Housing crisis in Kingston

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Housing crisis in Kingston

Housing across Canada is in a mess and Kingston is no exception.  Gentrification is driving people out of downtown and units in new buildings are out of reach of half the population. 

Almost 30% of rental households are paying more than they can afford for housing, live in substandard housing, or both, according to Central Mortgage and Housing Corporation’s (CMHC) analysis of Kingston’s core housing needs. For single mothers who rent, the picture is even worse; 35% of them fall into the “Core Housing Need” category.  Since that report, the housing picture in Kingston has gotten even worse.

Few choices exist for renters and rents are going up.  The average two bedroom rent in Kingston was $1,099 in 2015 and increased 5% to $1,157 in 2017. Kingston’s Housing Strategy commits to addressing these issues.  Concentration of low-income households was supposed to be reduced. Relief from density, height, or parking restrictions was to be used as leverage to include low-rent or low-cost units in a development.  This has not happened.

Look at the announcement of new low-income housing made by the City, the Province, and the federal government this year.  Twenty-three units were added to the 46 existing mental health units in Kingscourt and eight units were added to Kingston Frontenac Housing stock at Cliff Crescent, both projects increasing the concentration of low-income housing. Only 18 units were located in other areas, 10 units at 645 Brock Street and 8 units being developed by Dawn House Shelter for Women. Affordable units were not included in new development projects.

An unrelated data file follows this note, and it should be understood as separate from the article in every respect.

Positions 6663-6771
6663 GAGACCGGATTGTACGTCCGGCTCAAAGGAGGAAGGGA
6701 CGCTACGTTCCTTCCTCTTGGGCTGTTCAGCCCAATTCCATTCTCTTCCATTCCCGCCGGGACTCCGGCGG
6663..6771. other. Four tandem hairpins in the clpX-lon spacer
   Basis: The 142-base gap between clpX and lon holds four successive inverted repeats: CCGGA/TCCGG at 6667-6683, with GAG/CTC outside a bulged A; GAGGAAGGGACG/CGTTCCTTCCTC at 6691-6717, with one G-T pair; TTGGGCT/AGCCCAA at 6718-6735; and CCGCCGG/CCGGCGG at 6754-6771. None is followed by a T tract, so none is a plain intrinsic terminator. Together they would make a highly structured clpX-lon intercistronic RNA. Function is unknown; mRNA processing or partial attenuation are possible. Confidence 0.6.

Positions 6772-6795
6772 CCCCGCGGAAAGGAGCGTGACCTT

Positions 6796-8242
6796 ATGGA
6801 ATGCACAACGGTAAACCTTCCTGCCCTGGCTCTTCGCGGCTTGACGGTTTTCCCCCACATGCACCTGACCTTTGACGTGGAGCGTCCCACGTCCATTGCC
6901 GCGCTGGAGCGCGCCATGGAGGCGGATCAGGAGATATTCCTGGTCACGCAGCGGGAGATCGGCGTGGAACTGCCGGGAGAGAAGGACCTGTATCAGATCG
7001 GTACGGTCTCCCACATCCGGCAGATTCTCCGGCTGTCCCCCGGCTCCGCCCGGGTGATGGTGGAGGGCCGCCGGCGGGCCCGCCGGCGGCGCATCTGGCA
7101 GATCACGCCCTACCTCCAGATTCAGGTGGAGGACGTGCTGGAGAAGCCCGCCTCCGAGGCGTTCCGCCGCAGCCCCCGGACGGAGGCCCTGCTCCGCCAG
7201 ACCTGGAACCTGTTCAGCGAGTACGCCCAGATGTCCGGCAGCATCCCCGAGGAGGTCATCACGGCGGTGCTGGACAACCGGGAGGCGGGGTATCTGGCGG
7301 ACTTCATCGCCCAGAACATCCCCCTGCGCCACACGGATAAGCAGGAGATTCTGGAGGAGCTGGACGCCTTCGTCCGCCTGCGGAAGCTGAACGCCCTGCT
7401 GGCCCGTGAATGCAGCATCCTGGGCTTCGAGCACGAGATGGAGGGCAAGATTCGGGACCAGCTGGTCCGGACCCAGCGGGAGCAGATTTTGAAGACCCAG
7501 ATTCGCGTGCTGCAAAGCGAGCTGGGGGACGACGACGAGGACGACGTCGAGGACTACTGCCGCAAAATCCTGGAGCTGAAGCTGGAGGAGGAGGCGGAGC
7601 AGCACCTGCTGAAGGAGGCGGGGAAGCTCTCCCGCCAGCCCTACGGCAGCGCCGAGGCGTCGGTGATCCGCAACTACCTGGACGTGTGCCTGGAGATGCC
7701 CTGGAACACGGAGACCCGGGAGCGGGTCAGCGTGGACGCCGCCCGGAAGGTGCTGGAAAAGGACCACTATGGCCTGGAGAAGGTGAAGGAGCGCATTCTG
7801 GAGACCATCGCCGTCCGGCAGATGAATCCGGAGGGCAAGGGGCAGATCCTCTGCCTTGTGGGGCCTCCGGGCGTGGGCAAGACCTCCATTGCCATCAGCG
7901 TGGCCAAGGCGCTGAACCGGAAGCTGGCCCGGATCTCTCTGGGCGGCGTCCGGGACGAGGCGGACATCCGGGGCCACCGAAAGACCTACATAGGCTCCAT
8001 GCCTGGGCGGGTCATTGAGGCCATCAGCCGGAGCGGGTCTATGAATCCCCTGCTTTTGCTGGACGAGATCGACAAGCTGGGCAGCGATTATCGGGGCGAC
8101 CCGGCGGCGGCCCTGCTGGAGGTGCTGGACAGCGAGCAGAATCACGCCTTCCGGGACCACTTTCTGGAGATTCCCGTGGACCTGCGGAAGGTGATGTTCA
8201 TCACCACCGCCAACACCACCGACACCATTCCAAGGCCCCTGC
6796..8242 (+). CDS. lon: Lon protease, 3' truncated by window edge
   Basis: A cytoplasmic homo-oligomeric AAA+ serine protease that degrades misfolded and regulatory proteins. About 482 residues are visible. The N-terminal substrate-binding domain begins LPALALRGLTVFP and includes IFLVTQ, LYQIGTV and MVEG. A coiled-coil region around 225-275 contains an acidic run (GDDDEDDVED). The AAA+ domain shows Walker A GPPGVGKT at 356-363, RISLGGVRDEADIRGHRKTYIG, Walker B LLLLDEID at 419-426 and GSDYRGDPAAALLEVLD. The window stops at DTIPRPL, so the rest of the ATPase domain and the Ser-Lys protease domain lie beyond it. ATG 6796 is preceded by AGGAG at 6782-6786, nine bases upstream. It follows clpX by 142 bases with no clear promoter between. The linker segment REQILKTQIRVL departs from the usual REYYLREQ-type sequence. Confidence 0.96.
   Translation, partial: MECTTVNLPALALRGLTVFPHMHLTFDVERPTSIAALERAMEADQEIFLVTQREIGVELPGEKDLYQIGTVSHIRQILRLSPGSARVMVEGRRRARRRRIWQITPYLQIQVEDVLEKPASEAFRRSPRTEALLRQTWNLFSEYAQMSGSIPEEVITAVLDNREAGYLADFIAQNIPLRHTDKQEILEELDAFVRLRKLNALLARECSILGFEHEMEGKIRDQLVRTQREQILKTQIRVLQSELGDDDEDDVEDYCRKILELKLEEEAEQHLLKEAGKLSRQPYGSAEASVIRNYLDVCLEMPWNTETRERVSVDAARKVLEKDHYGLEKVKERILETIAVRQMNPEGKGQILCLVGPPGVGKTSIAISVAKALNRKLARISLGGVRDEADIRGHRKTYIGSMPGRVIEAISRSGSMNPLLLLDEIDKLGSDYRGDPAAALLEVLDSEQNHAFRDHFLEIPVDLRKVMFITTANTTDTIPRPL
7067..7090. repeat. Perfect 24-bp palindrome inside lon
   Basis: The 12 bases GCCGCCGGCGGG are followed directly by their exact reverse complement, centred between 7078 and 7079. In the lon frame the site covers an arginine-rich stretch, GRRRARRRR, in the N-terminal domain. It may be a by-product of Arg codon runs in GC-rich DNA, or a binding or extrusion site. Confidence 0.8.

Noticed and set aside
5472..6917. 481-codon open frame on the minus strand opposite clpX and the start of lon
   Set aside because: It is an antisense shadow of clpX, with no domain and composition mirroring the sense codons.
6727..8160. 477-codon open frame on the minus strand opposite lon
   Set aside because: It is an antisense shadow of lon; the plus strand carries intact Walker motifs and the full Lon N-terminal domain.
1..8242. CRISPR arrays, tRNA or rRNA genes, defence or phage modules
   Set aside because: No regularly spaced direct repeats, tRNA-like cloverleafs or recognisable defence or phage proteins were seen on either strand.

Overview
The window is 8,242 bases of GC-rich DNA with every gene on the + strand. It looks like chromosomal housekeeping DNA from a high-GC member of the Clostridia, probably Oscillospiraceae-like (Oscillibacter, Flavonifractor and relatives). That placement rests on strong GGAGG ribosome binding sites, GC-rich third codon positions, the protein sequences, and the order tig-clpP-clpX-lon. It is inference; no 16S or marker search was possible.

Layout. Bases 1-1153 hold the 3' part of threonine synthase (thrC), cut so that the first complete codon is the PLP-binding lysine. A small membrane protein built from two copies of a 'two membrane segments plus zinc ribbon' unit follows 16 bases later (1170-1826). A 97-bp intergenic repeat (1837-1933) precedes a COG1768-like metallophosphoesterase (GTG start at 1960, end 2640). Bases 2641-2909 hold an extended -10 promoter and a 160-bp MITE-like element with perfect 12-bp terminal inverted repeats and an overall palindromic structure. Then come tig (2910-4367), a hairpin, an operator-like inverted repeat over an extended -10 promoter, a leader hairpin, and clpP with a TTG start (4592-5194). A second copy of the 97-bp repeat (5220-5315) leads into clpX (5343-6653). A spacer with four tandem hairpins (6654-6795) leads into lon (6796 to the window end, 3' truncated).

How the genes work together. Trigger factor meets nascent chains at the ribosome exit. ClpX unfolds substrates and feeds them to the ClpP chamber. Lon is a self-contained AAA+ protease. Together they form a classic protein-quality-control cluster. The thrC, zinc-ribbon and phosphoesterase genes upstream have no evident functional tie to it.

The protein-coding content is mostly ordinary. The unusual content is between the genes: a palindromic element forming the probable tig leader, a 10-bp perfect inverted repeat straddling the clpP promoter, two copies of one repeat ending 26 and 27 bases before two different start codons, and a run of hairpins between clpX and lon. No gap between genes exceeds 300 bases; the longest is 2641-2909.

Compare the amount being built with the dimensions of the problem.  According to the City’s annual housing report, 1,313 households are on the waiting list for rent-geared-to-income placements. Of these, 941 are for bachelor and one-bedroom units with a waiting time of from 5 to 8 years.  We know that many people choose not to be on the waiting list because the wait is so long, and their need is so immediate.

The situation is compounded by the number of students from Queen’s University and St. Lawrence College who lease rental units.  In addition, the Canadian Armed Forces Base no longer takes responsibility for housing all its members. In noting the demand from students and the military, we are not suggesting they are the problem.  They also have a housing need.

So what is to be done? Consider the wartime housing in Kingscourt. Over 200 prefabricated units were built in a matter of months. It was intended to be temporary, but people found a way to build a community and to convert the units into permanent housing that has remained affordable for over 70 years.

Today’s housing need is an opportunity for innovation and economic activity.  The City must live up to its commitments and apply its Official Plan policies by inducing private developments to help address all levels of housing needs. 

The City must meet its commitment to redevelop Rideau Heights.  Half the Kingston Frontenac Housing Corporation housing in Rideau Heights has been declared too dilapidated to be renovated; the other half are considered in desperate need of repair. The proposed twenty-five-year time frame to do this unconscionable.

It is time for the city to stop being a slum landlord and it is time to start really working on solving the affordable housing crisis in Kingston.